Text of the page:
We played cards. Everyday. And whilst doing so, we had a joke and a laugh, we teased each other, we planned the next day, and we chatted away. John and I love games so playing cards (Canasta) after supper each evening was not a chore for us; but for Nanny especially, it was more than a game; it was company, stimulation, activity, variety, brain work and a reminder of her middle age when, I believe, she was part of a Bridge club. She’s still quite a card shark, I can tell you. And I think we shall be teaching our family Canasta so we can continue to play.
Patience and Respect
I am embarrassed to come to the realisation that I showed far more patience and respect to Nanny than I sometimes (often) have to my own parents. I have become aware, in my responses to questions or actions from Nanny, how intolerant I often am to that behaviour from my own older relatives. It should be and (and I will try very hard in future to ensure I remember it as), an honour and a joy to hear the old stories (even if it is a repeat). The joy it gives to the person recounting it, is worth the time to show an interest , even if you have heard it all before.
Also, on many occasion a new insight appears from an old story. It also doesn’t matter if the story is not quite true or factual, If the revised memory is a happy one then its good to go… old age is potentially long; its easy to forget the freedom , respect and ability they once had; and how hard it much be to lose those things. I feel I have learned lessons in tolerance, patience and understanding. I am hopeful that they will make me a better person.
Nanny has a very sharp mind still and a pretty good memory. There are very few things she cannot do herself, if you have the patience to allow her. She can make her own coffee, breakfast, sandwiches and snacks; she can manage her own medication; she can dress and undress herself. These simple activities make her amazing. She does them in her own way and her own time, all she needs from us is a little patience, it would be easy to see her ‘achieving’ as ‘struggling’ and take over. But there is such enormous value in the retention of that little bit of independence. I will try very hard to remember that lesson. I will carve it into stone and display it over the mantlepiece less I forget when dealing with my own family in the future.
We taught Nanny a new game, a version of Dominoes called Mexican Train, it took some getting used to but she persevered. She enjoyed the stimulation of learning something new. We enjoyed the challenge of teaching it and playing it with her.
Giving is the biggest joy
As we get older there are some things we cannot or dare not risk doing alone; walking in the dark or without a stick; showering without a seat; getting in and out of a bath; washing our own hair; preparing a hot meal; lifting even slightly heavy items; navigating stairs or uneven surfaces; driving; for example.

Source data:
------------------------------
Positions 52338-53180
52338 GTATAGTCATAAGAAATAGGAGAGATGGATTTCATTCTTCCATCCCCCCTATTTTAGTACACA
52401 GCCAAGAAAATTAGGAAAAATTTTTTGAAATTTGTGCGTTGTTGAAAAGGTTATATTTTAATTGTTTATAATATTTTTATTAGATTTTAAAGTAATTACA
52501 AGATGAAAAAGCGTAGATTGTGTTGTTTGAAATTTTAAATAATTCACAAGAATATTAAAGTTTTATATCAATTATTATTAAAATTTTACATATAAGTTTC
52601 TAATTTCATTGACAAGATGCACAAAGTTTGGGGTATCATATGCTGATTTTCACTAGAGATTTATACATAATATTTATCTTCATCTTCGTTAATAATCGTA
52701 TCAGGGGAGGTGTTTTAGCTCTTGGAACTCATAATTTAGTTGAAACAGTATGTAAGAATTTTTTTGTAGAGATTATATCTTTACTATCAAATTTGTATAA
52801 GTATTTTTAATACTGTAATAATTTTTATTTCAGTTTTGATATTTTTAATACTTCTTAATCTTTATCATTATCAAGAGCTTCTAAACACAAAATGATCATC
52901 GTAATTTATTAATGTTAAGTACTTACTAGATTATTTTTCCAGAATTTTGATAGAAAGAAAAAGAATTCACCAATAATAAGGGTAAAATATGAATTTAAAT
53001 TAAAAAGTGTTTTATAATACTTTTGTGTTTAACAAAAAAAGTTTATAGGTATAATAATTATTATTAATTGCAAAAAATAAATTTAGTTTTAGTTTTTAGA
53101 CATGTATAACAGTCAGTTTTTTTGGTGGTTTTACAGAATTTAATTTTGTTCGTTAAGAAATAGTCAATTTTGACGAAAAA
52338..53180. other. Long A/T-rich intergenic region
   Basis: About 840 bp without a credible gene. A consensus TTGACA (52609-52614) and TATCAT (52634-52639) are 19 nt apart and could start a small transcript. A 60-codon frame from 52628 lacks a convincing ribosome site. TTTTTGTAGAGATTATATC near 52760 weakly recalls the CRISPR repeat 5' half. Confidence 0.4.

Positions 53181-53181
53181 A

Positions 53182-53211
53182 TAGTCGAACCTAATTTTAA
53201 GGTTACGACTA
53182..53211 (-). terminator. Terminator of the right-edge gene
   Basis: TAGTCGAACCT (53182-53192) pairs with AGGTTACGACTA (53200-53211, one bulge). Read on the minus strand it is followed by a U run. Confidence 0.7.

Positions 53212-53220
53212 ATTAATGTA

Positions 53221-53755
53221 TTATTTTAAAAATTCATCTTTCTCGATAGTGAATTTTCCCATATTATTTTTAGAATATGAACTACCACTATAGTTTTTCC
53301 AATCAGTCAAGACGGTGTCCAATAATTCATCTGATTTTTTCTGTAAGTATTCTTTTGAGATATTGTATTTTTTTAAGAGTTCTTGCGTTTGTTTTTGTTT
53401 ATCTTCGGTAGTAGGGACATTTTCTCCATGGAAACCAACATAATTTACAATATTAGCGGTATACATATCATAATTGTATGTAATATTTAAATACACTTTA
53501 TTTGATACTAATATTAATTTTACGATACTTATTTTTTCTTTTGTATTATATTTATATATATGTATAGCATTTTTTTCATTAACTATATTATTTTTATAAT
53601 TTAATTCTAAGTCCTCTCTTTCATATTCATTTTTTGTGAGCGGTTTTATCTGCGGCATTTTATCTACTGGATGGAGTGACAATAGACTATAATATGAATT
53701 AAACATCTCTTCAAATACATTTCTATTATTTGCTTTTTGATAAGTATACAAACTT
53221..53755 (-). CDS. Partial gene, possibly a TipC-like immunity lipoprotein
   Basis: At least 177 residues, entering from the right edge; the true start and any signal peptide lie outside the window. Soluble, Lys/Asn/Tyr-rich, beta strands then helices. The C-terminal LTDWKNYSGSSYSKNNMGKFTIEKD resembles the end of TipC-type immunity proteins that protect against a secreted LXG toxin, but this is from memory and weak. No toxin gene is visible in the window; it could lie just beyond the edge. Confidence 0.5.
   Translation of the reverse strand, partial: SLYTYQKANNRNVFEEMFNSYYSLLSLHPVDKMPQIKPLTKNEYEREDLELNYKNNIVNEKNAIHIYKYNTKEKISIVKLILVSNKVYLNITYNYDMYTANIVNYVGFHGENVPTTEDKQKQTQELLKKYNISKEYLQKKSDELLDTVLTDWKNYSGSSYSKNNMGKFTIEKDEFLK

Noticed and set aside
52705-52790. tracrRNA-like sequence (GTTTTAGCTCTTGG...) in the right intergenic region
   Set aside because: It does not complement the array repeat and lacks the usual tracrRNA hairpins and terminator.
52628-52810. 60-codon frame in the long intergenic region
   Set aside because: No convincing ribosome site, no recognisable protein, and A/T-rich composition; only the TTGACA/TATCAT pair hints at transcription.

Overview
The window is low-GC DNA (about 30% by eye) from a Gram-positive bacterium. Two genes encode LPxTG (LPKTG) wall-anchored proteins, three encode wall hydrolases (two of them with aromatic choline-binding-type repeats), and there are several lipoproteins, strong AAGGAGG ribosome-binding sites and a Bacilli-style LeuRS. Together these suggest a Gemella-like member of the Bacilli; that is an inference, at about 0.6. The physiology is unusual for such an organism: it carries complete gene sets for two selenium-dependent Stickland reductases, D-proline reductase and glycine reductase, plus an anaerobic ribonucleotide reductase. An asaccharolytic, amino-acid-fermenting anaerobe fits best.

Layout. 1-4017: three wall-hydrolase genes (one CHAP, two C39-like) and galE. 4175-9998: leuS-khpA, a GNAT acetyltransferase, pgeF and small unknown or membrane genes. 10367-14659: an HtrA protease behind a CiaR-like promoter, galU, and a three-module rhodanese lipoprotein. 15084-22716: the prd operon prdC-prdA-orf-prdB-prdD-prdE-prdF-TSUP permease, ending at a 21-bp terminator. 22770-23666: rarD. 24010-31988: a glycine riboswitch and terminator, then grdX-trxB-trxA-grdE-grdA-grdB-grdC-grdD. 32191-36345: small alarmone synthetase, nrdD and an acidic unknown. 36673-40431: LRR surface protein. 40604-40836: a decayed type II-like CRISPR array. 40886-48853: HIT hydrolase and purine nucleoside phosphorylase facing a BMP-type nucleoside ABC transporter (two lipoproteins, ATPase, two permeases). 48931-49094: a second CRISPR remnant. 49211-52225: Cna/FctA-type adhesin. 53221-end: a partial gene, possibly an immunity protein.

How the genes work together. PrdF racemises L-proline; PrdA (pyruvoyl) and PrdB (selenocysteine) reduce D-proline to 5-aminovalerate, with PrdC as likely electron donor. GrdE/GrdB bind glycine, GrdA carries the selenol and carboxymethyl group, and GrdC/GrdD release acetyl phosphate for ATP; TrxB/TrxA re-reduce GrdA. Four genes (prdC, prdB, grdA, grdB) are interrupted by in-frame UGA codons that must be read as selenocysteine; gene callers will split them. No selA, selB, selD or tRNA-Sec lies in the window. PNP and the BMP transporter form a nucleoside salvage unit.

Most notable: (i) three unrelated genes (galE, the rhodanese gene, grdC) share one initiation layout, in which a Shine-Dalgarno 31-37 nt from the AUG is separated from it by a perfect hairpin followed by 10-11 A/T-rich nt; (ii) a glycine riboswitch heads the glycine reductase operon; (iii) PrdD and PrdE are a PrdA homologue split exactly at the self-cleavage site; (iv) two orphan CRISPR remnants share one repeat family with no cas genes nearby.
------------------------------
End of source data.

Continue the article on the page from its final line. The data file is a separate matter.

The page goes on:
Nanny did not chose to be here for 3 weeks so it was our responsibility to make sure she
- did not feel like she was in any way a burden
- felt safe
- felt warm and comfortable
- had everything she needed
- had her day run to her own preferred schedule
- was not ashamed or embarrassed about anything
- could ask for anything without being a nuisance
- was surrounded by friendship
- felt dignified..
What a privilege
I have not written this blog to appear saintly in any way**. I was doing a paid job as carer. I am writing it because of the lessons I have learned as a result
I put in that last point (9) because my only fear about having Nanny stay was that I had never been a full time ‘carer’ before. I was worried about being able to shower somebody and help them with personal hygiene. For the most part Nanny is perfectly capable of doing things herself, dressing, undressing, going to bed, washing. She already puts me to shame by looking tidier than I ever do and wearing makeup! However, at 98 getting in and out of a shower is a risky business! Washing your own back, feet and hair is more difficult. It is one of those very personal activities that you have to start relying on others to help you with.
My fear was about being able to help whilst ensuring her privacy, and dignity. I wanted to do these things with her still being very much in control of them. I learned the that approach was for me to be the student and her the teacher. To ask before doing anything; to keep it light hearted. Being totally guided by her, I realised what a privilege it was to be entrusted with the responsibility for someone’s intimate care and to help them feel good in the process. I really enjoyed her pleasure in a good back scrub, or having her hair styled.
We will miss our old neighbours
After 3 weeks and an emotional farewell, Nanny finally gets to move into her new home, back with her caring son and daughter in law. We have agreed to become pen pals. I also imagine we may call each other from time to time. We will miss our old neighbours. But I am forever grateful for the time Nanny has shared with us and the lessons I take forward from it x
** this post is written from a place of love and gratitude; its lessons to me, now in writing, will hopefully provide me with a reference point and a reminder, in the future